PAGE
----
So you’re bringing together some sensors in your system, and you want to fuse their data together. Congratulations; you’re in good company. You and the rest of the world want this. If this capability is simply a need-to-have, while not being the key differentiator for you, well, yay, you get to reinvent the fusion algorithms that everyone else has already reinvented. Or you can buy them with dollars that your Board would rather be spent on differentiating technology.
Or, let’s say this capability is a differentiator for you – you’ve got some new algorithmic ideas that you think will put you ahead. Well, good luck. In addition to the 15% of code change that you want to do, you’ll have to do the other 85% from scratch. Or buy source code from someone else (if they’ll let you have it) and learn their code and make the mods yourself. Or have them make the mods – and turn over your differentiating ideas to them.
Well, now there’s another option: the Accelerated Innovation Community (AIC), under the aegis of the MEMS Industry Group (MIG). I know… the name doesn’t say much about what it is, but the idea is to have an open-source community where sensor-fusion algorithms can be shared. This means that you can get ready-working algorithms easily. They may not work exactly the way you want, but they make a great starting point.
If you find ways to improve them, you can give back to the community. And if you don’t want to give back differentiating improvements, you don’t have to, since the algorithms are available under BSD licensing.
To be clear, these aren’t necessarily shrink-wrapped algorithms that can be plugged into some abstracted system with no engineering work. You will still need algorithm coders and embedded folks that know what they’re doing. The benefit of this is that they won’t have to start from scratch every time.
Now… if you’ve been paying attention, you’ll say, “But wait! What about that open sensor platform (OSP) thing from earlier this year?” Yes, your memory is fine: that happened. And these two things don’t compete: in fact, they can work together.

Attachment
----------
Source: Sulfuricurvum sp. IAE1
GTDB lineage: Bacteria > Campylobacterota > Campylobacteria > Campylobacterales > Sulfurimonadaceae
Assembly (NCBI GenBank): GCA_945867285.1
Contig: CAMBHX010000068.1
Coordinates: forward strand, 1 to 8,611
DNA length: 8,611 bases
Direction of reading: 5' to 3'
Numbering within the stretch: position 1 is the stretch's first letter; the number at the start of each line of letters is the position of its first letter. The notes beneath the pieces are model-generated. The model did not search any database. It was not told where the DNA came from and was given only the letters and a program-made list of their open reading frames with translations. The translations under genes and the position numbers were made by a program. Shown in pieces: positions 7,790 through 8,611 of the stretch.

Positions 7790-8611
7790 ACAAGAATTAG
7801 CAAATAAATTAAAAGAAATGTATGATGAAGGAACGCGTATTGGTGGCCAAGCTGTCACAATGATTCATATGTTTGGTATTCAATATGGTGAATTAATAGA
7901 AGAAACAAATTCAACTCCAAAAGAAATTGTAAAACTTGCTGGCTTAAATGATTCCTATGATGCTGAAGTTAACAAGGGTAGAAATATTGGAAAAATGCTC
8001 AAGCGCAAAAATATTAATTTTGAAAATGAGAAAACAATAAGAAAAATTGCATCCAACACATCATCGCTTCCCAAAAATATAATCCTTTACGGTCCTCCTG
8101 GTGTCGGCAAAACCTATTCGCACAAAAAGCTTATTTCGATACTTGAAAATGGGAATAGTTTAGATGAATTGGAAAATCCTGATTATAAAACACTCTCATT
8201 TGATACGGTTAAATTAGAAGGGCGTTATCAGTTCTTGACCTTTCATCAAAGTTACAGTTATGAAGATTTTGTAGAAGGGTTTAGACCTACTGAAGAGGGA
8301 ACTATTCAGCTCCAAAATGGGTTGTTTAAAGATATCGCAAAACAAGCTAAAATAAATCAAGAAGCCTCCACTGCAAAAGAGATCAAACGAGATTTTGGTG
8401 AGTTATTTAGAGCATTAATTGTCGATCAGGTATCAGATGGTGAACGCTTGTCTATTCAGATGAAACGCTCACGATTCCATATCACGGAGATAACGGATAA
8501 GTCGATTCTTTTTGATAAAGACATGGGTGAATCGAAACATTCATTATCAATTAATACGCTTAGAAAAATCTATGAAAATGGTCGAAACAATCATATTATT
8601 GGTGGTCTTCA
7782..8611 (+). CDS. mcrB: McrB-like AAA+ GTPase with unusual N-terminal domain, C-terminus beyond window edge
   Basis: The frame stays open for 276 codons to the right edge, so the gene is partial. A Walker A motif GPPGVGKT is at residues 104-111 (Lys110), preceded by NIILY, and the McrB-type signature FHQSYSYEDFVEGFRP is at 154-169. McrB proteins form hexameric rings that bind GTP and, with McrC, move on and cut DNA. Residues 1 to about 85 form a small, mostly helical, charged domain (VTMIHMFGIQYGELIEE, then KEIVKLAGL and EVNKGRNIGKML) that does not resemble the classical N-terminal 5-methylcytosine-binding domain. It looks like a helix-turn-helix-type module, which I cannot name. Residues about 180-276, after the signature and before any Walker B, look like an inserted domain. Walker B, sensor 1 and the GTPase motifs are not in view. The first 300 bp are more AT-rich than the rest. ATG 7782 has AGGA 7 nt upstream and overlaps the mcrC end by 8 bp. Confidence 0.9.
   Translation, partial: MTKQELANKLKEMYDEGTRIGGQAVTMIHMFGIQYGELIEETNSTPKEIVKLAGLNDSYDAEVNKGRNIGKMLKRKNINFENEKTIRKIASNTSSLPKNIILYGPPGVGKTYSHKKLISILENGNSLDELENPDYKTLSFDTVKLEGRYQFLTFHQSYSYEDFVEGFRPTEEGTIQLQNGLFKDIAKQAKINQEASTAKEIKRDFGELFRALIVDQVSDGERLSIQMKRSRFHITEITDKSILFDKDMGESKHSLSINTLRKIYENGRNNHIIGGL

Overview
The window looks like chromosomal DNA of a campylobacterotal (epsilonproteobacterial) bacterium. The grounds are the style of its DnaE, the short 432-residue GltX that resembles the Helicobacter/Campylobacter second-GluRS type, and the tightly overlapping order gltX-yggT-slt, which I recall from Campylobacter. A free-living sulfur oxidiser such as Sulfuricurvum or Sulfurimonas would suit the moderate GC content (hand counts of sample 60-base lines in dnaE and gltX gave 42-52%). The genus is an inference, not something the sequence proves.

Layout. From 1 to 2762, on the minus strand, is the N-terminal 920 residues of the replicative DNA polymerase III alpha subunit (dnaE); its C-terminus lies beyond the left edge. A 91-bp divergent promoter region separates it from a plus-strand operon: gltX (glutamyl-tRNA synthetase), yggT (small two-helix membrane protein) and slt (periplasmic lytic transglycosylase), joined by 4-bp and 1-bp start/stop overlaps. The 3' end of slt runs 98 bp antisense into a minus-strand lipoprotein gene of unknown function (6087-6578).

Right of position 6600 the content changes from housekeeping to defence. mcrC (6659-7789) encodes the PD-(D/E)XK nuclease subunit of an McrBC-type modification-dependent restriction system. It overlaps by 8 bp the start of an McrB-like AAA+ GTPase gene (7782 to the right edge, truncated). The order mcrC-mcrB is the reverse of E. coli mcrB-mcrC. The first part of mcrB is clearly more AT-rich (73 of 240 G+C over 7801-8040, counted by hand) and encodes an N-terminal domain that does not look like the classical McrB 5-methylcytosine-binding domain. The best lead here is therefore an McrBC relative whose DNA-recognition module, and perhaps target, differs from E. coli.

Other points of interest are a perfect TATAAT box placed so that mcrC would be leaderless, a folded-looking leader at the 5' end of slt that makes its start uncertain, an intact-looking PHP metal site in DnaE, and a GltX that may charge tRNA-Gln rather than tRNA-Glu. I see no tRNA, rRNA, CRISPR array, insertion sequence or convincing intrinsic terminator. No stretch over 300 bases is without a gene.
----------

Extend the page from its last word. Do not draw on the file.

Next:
The OSP piece is a framework onto which algorithms can be hung. Any algorithms, including ones obtained through the AIC, can be used. Think of it as a standard API you would use to invoke the algorithms (or do other things – OSP is about more than just algorithms).
You also might wonder, given that Audience has a different (or more focused) business than Sensor Platforms did, will they still support OSP? The answer is, “Yes.” In fact, look for a new OSP revision early next year.
By the way, at the risk of yet more confusion, note that the OSP bag of goodies contains a few reference algorithms as well. These are helpful in implementing the framework, but are not the focus of OSP; the framework is.
Just as Sensor Platforms (now part of Audience) and ARM were founding members of the OSP, so Freescale is an inaugural member of the AIC. Coincident with their support of the AIC, they’ve also put forward a sensor fusion dev kit. It can act as its own framework, and also contains reference algorithms.
Freescale’s kit isn’t part of the AIC, but can accept algorithms from the AIC. And they’ve contributed algorithms to the AIC. That’s kind of the point: algorithms should be pluggable (with the appropriate software ministrations) into any environment – whether OSP or a proprietary setup. If not, then you might have a partitioning issue that would be worth addressing…
You can find out more about the AIC in the MIG announcement.
(Image courtesy Freescale)